Addiction is a nationwide problem in the United States. In 2012, the Substance Abuse and Mental Health Administration reported that an estimated 23.1 million Americans aged 12 and over needed treatment for substance abuse. That’s nearly one in 10 of the U.S. population. Many of these millions of Americans are just like you – struggling to stay afloat, scared and unsure of how (and who) to ask for help. You are not alone.
The Mayo Clinic plainly states, “The best way to prevent an addiction to an illegal drug is not to take the drug at all.” Well, that’s good to know, but many of us are past that point, and are already in the grips of addiction. When you’ve already tried and developed an addiction to a drug, what can you do next to prevent dependence, and keep it from getting worse?
Be Aware of Addiction’s Effects
You need to know the effects of the drug that you’re abusing – both physiological and psychological. You can learn about the risks of drug abuse by researching trusted sources online, or by talking to a medical doctor.
Many victims of addiction are aware only of the positive effects of trying a drug – a high, heightened sensory perception, reception, etc. Repeated drug use has harmful effects on your body and mind, some of which are permanent, or can affect you long after your last dose. Drug and alcohol use also raises the potential of occurrence of other diseases and conditions. Being aware of the effects of the drug that you abuse can be the first step in realizing that you need to quit.
Be Aware of How Addiction Works
Knowing what’s going on in your brain each time that you take a dose of your favorite drug helps you understand why addiction is so potent and why it has such a strong effect. Harvard Health states that the brain registers all pleasures in the same way, and when you take a drug, it causes feelings of pleasure in the brain. This occurs through the release of dopamine, a neurotransmitter, which is released when you have a pleasurable encounter – getting a raise, accomplishing a goal, having a sexual encounter, etc.
The likelihood of addiction increases based on how quickly dopamine is released, how intense the release is, and how long it lasts. And, as you know, taking drugs in different ways (snorting vs. oral ingestion, smoking vs. intravenous injection) can significantly alter how dopamine affects you.
Dopamine also affects the way that you learn and remember things. When you’re rewarded for something, you have the impulse to do it again to achieve the same feeling of pleasure. When you repeat this action (taking a drug), your brain pairs it with the consequential reward, and you feel continually motivated to pursue the substance and be rewarded again and again. This is dangerous, because you can develop tolerance to the drug, and your brain structure can even change so that you become dependent on the drug to “feel normal”. Knowing these facts about addiction can help you understand what you’re physiologically experiencing, and why it’s dangerous.
Be Aware of Your Treatment Options
Overcoming an addiction and quitting a drug by yourself can be harmful and potentially dangerous. When addicts attempt to go “cold turkey” by themselves, it is seldom that they have lasting success, and oftentimes they relapse and return to taking the drug. Finding a recovery program at a treatment center that you trust will greatly increase your chances of recovering, as well as staying clean and sober post-treatment.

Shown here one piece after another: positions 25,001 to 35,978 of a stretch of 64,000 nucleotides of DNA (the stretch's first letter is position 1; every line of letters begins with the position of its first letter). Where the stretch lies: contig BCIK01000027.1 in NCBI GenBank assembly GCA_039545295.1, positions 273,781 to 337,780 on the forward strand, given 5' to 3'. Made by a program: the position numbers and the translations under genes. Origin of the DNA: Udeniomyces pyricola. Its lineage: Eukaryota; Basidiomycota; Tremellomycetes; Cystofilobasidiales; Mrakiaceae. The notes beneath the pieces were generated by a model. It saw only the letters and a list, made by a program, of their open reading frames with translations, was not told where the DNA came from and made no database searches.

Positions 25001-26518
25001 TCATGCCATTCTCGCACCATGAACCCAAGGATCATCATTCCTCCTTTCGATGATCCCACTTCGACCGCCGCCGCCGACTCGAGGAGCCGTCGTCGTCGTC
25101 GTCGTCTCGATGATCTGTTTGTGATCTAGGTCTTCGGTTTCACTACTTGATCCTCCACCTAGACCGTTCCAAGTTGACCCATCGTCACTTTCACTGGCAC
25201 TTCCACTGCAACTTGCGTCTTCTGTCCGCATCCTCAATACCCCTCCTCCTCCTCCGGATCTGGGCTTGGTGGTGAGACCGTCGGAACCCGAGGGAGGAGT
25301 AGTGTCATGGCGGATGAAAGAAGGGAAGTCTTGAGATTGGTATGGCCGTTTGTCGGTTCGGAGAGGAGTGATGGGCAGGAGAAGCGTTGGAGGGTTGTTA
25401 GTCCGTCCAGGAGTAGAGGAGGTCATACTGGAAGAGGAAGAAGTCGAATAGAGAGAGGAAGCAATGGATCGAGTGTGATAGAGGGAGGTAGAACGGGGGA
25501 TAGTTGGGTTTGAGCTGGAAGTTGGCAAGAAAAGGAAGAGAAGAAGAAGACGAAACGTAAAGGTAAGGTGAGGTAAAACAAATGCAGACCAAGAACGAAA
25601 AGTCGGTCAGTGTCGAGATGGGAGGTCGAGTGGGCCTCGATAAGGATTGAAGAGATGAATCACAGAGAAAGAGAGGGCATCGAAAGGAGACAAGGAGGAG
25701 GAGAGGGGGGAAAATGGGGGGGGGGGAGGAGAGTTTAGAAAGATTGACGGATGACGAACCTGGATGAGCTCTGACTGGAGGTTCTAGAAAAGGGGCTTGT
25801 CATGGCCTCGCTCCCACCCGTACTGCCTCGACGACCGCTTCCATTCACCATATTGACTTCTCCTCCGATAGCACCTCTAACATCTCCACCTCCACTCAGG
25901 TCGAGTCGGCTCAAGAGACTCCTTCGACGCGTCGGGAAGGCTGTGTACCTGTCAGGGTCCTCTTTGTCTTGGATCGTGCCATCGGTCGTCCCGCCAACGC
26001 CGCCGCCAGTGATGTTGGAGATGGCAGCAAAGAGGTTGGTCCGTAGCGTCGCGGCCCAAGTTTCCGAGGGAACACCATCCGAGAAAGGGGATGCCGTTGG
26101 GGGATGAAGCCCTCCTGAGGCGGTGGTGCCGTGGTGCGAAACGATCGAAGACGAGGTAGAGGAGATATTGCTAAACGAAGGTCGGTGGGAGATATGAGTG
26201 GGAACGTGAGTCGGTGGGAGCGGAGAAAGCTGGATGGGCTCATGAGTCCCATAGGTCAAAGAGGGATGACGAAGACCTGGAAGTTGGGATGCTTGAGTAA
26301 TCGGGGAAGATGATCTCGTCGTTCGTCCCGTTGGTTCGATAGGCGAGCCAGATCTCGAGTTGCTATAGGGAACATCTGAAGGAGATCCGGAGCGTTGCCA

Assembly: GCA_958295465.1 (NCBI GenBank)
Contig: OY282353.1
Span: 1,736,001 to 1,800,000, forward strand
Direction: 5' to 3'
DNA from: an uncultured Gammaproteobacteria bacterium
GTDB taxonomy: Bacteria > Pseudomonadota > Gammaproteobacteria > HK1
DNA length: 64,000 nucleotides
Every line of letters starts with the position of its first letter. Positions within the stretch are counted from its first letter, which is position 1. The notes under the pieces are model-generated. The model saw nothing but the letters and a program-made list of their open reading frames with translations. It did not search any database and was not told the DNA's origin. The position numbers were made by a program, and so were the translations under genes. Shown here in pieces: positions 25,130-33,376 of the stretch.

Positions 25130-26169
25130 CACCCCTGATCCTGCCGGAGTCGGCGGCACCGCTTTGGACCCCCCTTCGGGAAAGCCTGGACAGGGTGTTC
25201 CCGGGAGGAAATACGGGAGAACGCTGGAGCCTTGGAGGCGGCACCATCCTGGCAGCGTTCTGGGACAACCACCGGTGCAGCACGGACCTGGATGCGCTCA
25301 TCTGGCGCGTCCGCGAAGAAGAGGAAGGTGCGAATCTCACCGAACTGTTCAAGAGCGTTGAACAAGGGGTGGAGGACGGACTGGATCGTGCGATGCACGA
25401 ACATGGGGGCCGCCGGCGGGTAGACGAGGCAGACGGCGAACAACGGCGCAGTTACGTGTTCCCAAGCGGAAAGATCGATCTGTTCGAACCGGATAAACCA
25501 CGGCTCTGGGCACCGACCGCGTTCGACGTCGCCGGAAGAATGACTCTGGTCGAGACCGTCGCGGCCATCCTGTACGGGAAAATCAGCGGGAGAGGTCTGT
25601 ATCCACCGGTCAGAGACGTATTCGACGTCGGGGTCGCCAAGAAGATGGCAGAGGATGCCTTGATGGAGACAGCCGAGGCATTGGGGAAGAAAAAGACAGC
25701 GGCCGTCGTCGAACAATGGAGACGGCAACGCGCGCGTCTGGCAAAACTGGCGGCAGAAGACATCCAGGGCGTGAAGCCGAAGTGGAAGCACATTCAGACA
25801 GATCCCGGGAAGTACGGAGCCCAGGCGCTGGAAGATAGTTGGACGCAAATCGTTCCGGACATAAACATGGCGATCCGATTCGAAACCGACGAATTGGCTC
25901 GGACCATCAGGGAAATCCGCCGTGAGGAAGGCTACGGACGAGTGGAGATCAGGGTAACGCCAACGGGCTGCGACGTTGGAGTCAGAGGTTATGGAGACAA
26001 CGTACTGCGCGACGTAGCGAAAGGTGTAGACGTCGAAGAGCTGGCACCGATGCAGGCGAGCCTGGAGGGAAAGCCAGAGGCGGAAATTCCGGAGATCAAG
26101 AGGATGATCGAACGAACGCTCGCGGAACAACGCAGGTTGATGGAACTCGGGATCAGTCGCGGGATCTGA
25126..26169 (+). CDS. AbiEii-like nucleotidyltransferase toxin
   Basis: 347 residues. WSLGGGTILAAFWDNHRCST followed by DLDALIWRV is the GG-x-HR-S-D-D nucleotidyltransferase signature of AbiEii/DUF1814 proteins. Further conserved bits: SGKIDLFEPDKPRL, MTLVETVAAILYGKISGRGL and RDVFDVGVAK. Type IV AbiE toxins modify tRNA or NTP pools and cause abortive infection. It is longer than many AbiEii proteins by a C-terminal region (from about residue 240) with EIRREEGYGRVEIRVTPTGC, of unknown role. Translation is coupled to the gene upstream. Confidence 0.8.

A treatment center will provide you with a plan tailored to your needs – to your addiction, to your personality, and to your personal interests. Treatment centers offer a variety of kinds of therapies, both traditional and holistic, that help you learn to live a healthy life and be happy with yourself. A good treatment program will help you realize that you don’t need to take drugs to feel good about yourself and the world around you.
When you go to treatment, you’ll be surrounded by others facing similar addiction challenges – a strong peer group that you can relate to. Throughout your time in treatment, these people will become your partners in accountability. You can take comfort in the fact that they are in the same place as you, and that they are feeling the same way that you are.
Be Aware that You CAN Overcome Addiction
Our culture widely stigmatizes addiction as a problem with will-power and self-discipline. But scientists have proved that it is, in fact, a powerful disease that can affect and hurt you, and your loved ones that are close by. It takes an immense amount of courage to overcome feelings of shame and insecurity that society has instilled in us about addiction, and admit that you have a problem.
You may need time to grapple with the fact that you need to tell someone you trust about your problem, or that you need to seek professional treatment to get your life back to where you were before you became addicted. What you need to know right now is that there is hope. You are not alone in your addiction, and help is within reach.
“Prevention of Substance Abuse and Mental Illness”, SAMHSA, 10/03/2014, http://www.samhsa.gov/prevention
“Understanding Addiction”, Harvard Health in collaboration with HelpGuide.org, 2011. http://www.helpguide.org/harvard/how-addiction-hijacks-the-brain.htm
Ken Seeley, “5 Steps to Stop Drug Addiction Before it Starts”, Psych Central. http://psychcentral.com/blog/archives/2013/08/05/5-steps-to-stop-drug-addiction-before-it-starts/
Mayo Clinic Staff, “Drug Addiction”, MayoClinic.org, 2014. http://www.mayoclinic.org/diseases-conditions/drug-addiction/basics/prevention/con-20020970
“Trends and Statistics”, National Institute on Drug Abuse. 1/2015. http://www.drugabuse.gov/related-topics/trends-statistics